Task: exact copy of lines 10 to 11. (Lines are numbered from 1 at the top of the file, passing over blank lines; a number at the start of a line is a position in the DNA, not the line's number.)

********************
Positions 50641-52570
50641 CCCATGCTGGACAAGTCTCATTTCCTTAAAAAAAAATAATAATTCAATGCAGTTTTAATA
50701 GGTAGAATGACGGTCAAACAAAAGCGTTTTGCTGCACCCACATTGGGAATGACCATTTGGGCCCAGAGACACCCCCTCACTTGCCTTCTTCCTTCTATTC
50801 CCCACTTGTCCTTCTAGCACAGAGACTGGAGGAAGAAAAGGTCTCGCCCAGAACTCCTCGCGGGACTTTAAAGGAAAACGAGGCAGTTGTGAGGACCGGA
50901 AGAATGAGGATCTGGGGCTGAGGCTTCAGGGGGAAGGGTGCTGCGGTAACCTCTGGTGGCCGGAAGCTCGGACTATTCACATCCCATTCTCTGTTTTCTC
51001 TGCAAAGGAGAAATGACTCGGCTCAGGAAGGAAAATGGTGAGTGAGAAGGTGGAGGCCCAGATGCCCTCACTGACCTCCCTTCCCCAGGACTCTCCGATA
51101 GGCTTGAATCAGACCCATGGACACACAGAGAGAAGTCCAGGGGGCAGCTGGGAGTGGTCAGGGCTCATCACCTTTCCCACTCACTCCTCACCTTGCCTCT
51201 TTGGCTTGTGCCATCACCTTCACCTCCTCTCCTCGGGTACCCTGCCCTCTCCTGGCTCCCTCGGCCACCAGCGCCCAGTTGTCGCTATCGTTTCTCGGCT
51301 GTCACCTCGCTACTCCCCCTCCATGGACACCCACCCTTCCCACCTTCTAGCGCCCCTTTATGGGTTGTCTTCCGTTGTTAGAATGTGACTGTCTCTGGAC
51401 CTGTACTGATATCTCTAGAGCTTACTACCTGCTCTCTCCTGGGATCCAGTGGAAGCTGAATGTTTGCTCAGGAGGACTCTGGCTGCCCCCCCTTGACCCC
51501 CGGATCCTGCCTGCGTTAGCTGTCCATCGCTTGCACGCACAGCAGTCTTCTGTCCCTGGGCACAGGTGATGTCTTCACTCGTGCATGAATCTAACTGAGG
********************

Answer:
51401 CTGTACTGATATCTCTAGAGCTTACTACCTGCTCTCTCCTGGGATCCAGTGGAAGCTGAATGTTTGCTCAGGAGGACTCTGGCTGCCCCCCCTTGACCCC
51501 CGGATCCTGCCTGCGTTAGCTGTCCATCGCTTGCACGCACAGCAGTCTTCTGTCCCTGGGCACAGGTGATGTCTTCACTCGTGCATGAATCTAACTGAGG